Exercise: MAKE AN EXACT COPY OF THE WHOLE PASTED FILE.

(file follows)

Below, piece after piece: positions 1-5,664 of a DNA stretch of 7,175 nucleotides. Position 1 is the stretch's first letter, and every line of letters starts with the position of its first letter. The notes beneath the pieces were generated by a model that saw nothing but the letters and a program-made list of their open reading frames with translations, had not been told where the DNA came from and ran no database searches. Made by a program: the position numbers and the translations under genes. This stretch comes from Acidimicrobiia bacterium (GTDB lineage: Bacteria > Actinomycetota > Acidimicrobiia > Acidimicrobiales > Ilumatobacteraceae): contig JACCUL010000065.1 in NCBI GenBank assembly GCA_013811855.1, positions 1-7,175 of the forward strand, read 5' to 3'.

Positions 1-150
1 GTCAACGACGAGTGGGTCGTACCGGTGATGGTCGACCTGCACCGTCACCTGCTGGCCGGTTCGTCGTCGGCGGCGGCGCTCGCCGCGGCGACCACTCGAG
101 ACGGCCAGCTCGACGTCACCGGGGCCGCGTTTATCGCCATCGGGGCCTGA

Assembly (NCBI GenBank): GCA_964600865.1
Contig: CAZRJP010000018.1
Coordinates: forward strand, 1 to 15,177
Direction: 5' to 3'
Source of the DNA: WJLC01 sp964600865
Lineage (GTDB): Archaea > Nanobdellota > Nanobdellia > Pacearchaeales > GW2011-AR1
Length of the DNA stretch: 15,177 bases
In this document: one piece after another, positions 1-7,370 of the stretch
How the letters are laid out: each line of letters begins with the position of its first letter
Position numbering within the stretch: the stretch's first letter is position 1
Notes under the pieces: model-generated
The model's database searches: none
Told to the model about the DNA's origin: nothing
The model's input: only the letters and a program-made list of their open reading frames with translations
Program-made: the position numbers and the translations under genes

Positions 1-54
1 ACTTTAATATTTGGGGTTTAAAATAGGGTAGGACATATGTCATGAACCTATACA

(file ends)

Below, piece after piece: positions 1-5,664 of a DNA stretch of 7,175 nucleotides. Position 1 is the stretch's first letter, and every line of letters starts with the position of its first letter. The notes beneath the pieces were generated by a model that saw nothing but the letters and a program-made list of their open reading frames with translations, had not been told where the DNA came from and ran no database searches. Made by a program: the position numbers and the translations under genes. This stretch comes from Acidimicrobiia bacterium (GTDB lineage: Bacteria > Actinomycetota > Acidimicrobiia > Acidimicrobiales > Ilumatobacteraceae): contig JACCUL010000065.1 in NCBI GenBank assembly GCA_013811855.1, positions 1-7,175 of the forward strand, read 5' to 3'.

Positions 1-150
1 GTCAACGACGAGTGGGTCGTACCGGTGATGGTCGACCTGCACCGTCACCTGCTGGCCGGTTCGTCGTCGGCGGCGGCGCTCGCCGCGGCGACCACTCGAG
101 ACGGCCAGCTCGACGTCACCGGGGCCGCGTTTATCGCCATCGGGGCCTGA

Assembly (NCBI GenBank): GCA_964600865.1
Contig: CAZRJP010000018.1
Coordinates: forward strand, 1 to 15,177
Direction: 5' to 3'
Source of the DNA: WJLC01 sp964600865
Lineage (GTDB): Archaea > Nanobdellota > Nanobdellia > Pacearchaeales > GW2011-AR1
Length of the DNA stretch: 15,177 bases
In this document: one piece after another, positions 1-7,370 of the stretch
How the letters are laid out: each line of letters begins with the position of its first letter
Position numbering within the stretch: the stretch's first letter is position 1
Notes under the pieces: model-generated
The model's database searches: none
Told to the model about the DNA's origin: nothing
The model's input: only the letters and a program-made list of their open reading frames with translations
Program-made: the position numbers and the translations under genes

Positions 1-54
1 ACTTTAATATTTGGGGTTTAAAATAGGGTAGGACATATGTCATGAACCTATACA